A popular rumor among students, that the university must tear down Coyote Village by 2020, has been discredited by USD administration.
The rumor includes stories of Coyote Village, which was built in 2010, being built too quickly, making its foundation and structure unsound and that the university will be required to take down the building by 2020.
A widespread rumor
Marcus Ireland, a former SGA senator and a senior political science, criminal justice and philosophy triple major, said he has heard this rumor from a variety of students on campus.
“So I’ve definitely heard rumors from other students about how the Coyote Village complex is supposedly going to be torn down because of like a shaky foundation, wood foundation, things like that,” Ireland said. “The reasons for why it needs to be torn down keep changing, but the idea is is that Coyote Village is supposedly being torn down in the very near future.”
Ireland also said the rumor is widespread, although he is not sure if all students take it seriously.
“I think that there’s probably a handful of people who have heard it and actually believed it might actually be in the process of working out when it’s going to get torn down,” he said. “But I think for the most part, a lot of people hear it and are kind of like ‘probably not.’”
Ireland, said he has heard residents of Coyote Village discussing the rumor, although he said he reassures them that it is not true.
“In the time that I’ve lived at USD in housing, there have been people that have made comments, usually around the idea around this rumor, so they help the spreading of the rumor,” Ireland said. “I’ve definitely heard residents talking about it.”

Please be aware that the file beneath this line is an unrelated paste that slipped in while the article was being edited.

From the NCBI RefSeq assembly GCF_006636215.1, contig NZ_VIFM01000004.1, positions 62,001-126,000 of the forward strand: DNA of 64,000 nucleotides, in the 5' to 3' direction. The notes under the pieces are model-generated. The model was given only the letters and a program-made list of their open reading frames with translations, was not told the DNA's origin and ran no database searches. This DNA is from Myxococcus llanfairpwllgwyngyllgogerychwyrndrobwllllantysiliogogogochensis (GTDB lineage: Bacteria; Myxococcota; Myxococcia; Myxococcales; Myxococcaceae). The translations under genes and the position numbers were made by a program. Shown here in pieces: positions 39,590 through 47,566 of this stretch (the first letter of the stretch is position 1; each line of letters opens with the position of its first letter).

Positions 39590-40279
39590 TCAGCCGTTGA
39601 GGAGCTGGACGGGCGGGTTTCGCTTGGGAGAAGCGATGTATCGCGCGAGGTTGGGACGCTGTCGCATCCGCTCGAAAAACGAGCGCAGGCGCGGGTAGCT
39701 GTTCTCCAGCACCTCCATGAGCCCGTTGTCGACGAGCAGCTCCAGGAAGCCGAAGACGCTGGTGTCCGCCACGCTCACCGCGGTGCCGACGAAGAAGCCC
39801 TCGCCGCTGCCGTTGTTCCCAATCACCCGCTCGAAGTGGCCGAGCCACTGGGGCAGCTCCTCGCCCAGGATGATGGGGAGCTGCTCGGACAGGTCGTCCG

Scott Poulson, the vice president of enrollment, marketing and university relations, said rumors like this are common among the student body.
“From a university standpoint, we deal with these sort of rumors from time to time, somebody gets a wild hair and thinks that they understand something better than we do as an institution, and it happens,” Pohlson said.
Discrediting the claims
John Howe, the associate dean of student services and the overseer of university housing, said he first heard about this rumor at the first SGA meeting of this semester, when a senator asked him a question regarding overflowing occupancy. He said he was taken aback, but he addressed the rumor in the meeting and said it was false.
“I actually heard this rumor for the first time at the SGA meeting a few weeks ago, so that was definitely news that that would be news,” Howe said. “I directly supervise the director of housing and university housing, it’s never, ever been discussed at any institutional meeting that I’ve ever been to.”
Pohlson said he is also surprised by the rumor.
“I just don’t understand. It is our newest facility, our nicest facility, it’s the facility that every new student wants,” he said. “The rumor makes me laugh.”
Howe said each year, an auxiliary business plan is submitted to the Board of Regents which details the building and maintenance projects planned to do on each campus building. Although there are small projects scheduled, no major maintenance is scheduled to be done to Coyote Village in the next ten years, he said.
“Coyote Village actually had work done this past summer. All water heaters in one of the wings were all replaced, so it’s definitely part of that process again, but (major renovations) are not anything that we’re working on,” Howe said.
Pohlson said that if a rumor of this variety were to be true, the university would have to alert students immediately.
“The institution cannot lie. If we had some sort of indication that the foundation or something with Coyote Village needed to be redone, we would have to report that, the engineers would have to report that, the state auditors would have to report that,” Pohlson said.”We would have to tell you; we have people living in there. We would have to say if it was structurally unsound, and it’s not.”
Howe said students can find reliable information regarding the statuses of construction and maintenance of campus buildings on the SDBOR website.
“Everytime they have an open meeting, all of the documents, as long as they’re not personnel related, are publicly available,” he said. “So these auxiliary reports, when they’re presented, they’ll be on there.”